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In 2007, Plaintiff Helen Barton was injured while watching a high school football game in Barrow when a player ran out of bounds during a play and collided with her, breaking her leg. Plaintiff sued the North Slope Borough School District, alleging in part that the football field had not been designed or built with a proper "run-off" area along the sidelines and that spectators had improperly been allowed to stand in the run-off area during the game. Plaintiff retained expert landscape architect Juliet Vong who proposed to testify that she used a particular manual in designing sports fields "to help ensure the appropriate dimensions and design criteria are met for a given sport and level of play." The School District filed a motion in limine to exclude Vong's testimony because it did not provide an admissible expert opinion. The superior court agreed with the District and excluded Vong's report and testimony. At a jury trial in August 2010, the District was found not negligent. Plaintiff appealed, arguing that the superior court should not have excluded Vong's testimony and that doing so was prejudicial to Plaintiff's case. Upon review, the Supreme Court concluded that although it was error to exclude Vong’s testimony, the error was harmless. View "Barton v. North Slope Borough School District" on Justia Law

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Parents "Madeline P." and "Rex P." challenged a school district's actions regarding their child's educational program under the Individuals with Disabilities Education Act (IDEA). A hearing officer found an IDEA violation but awarded less compensatory education services for the child than the parents requested. On appeal, the superior court affirmed the IDEA violation finding and the compensatory education award. The parents appealed, arguing that more compensatory education services should have been awarded; the school district cross-appealed, arguing that no compensatory education services should have been awarded. The Supreme Court affirmed the superior court's findings regarding the school district's violation of the IDEA's procedural and substantive requirements and the compensatory education award. View "Madeline P. v. Anchorage School District" on Justia Law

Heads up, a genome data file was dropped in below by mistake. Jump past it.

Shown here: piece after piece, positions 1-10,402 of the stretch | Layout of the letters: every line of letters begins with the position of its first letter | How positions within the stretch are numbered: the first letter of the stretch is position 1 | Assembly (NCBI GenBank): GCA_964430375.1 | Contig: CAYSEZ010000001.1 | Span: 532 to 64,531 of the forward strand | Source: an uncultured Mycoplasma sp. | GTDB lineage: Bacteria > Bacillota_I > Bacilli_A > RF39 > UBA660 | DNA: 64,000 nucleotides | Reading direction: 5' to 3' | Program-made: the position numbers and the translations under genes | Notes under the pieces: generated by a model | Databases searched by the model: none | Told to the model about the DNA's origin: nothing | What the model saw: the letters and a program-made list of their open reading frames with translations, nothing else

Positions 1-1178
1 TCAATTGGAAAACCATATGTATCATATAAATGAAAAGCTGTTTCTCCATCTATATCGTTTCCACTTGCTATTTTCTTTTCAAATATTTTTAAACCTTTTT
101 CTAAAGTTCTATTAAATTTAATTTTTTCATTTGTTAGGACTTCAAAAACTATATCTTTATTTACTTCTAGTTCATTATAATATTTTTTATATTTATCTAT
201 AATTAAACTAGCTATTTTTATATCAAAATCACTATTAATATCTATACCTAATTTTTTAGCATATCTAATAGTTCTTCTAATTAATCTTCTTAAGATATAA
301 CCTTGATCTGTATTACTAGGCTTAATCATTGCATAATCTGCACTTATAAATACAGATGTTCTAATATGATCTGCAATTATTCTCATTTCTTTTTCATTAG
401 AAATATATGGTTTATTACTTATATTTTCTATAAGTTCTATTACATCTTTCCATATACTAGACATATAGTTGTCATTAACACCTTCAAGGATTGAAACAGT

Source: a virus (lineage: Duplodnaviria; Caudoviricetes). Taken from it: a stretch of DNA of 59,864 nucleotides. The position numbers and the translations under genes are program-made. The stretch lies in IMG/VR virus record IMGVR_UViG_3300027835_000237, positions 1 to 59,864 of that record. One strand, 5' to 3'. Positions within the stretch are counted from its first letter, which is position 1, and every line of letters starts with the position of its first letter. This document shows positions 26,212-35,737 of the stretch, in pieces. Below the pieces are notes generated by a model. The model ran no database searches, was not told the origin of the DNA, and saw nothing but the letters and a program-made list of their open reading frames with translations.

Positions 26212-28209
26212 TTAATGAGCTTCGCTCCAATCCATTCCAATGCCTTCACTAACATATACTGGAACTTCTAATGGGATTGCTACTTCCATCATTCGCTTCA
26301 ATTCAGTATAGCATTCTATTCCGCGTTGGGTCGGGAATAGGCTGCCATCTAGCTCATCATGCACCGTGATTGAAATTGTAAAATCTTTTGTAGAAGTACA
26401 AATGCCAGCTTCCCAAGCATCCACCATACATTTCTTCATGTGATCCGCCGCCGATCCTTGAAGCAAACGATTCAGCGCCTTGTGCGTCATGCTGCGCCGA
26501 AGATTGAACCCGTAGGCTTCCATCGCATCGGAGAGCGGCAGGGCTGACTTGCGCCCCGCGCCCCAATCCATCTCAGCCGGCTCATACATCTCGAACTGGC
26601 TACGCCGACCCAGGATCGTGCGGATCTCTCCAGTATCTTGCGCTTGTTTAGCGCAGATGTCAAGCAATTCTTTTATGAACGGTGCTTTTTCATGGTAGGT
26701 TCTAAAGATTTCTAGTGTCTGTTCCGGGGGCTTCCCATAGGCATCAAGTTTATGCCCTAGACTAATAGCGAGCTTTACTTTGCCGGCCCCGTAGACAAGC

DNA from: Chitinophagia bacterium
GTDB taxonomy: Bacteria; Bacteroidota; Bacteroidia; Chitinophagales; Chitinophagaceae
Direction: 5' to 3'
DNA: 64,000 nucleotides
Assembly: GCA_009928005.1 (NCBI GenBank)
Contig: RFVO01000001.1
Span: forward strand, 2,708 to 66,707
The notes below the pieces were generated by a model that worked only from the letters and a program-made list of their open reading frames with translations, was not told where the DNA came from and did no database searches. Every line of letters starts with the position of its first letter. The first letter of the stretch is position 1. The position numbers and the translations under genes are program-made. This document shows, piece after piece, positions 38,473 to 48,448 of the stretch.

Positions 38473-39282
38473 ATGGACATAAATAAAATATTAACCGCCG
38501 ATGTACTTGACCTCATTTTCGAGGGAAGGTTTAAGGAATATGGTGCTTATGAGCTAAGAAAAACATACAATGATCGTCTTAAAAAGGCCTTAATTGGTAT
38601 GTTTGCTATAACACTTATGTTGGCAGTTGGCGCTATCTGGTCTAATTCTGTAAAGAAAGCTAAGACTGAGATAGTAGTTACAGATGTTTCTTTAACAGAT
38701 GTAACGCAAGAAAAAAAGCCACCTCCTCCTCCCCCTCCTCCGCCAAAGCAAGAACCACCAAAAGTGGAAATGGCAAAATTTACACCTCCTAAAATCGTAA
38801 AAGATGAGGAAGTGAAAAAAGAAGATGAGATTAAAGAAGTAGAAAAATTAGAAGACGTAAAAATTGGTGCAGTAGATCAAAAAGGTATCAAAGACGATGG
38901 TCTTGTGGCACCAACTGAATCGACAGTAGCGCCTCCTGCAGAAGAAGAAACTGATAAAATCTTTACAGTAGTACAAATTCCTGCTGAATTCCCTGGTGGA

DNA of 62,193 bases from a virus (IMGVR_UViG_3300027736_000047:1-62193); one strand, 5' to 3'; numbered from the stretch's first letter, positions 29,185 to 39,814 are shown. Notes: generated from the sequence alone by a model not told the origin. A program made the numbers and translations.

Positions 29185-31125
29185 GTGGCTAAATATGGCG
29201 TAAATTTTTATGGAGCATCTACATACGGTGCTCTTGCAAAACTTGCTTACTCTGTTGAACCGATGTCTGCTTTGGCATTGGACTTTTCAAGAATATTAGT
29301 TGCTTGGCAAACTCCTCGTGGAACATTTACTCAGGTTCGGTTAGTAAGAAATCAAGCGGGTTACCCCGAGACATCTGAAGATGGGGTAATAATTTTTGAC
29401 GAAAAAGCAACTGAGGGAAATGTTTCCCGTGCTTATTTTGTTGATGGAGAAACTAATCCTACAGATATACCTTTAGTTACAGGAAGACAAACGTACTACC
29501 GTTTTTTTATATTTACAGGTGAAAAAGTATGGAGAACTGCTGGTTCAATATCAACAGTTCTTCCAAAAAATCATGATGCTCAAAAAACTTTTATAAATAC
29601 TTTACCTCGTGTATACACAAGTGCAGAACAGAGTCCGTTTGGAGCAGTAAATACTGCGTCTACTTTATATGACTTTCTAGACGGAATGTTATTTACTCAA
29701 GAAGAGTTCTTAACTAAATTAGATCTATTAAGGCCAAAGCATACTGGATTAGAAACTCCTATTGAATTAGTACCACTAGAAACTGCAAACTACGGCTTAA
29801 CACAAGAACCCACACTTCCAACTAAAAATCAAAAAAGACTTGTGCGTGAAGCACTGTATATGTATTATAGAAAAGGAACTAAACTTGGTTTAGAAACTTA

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Parents requested that the Anchorage School District evaluate their child for eligibility for special education services. While awaiting the results of the eligibility assessment, the parents arranged for private tutoring. The school district did not assess the child’s eligibility within the statutorily-required time, and the parents requested a due process hearing. They also arranged for their child to be privately evaluated to determine whether he was eligible for special education services. The school district subsequently completed its evaluation and determined the child to be ineligible for services. At the due process hearing, the parents alleged that the school district committed procedural violations under the federal Individuals with Disabilities Education Act (IDEA), including impermissibly delaying the evaluation. They sought reimbursement for the cost of their child’s private evaluation and tutoring. An independent hearing officer presided over the due process hearing and ultimately agreed with the district that the child was ineligible for services. The hearing officer ordered the school district to pay the cost of the private eligibility assessment and to partially pay the cost of the tutoring. The superior court upheld the award of the private eligibility assessment, but reversed the award of the private tutoring cost. On appeal to the Supreme Court, the school district argued that the parents should not be reimbursed for the evaluation or the tutoring; the parents argued they are entitled to full reimbursement for both expenses. The central question the Court addressed was: where a child is ultimately determined to be ineligible for special education services, does the IDEA provide relief for procedural violations that occur during the process of evaluating the child’s eligibility for services? The Court affirmed the superior court’s decision, upholding the independent hearing officer’s award of the private assessment cost, but reversing the hearing officer’s award of the private tutoring expenses. View "J.P. v. Anchorage Sch. Dist." on Justia Law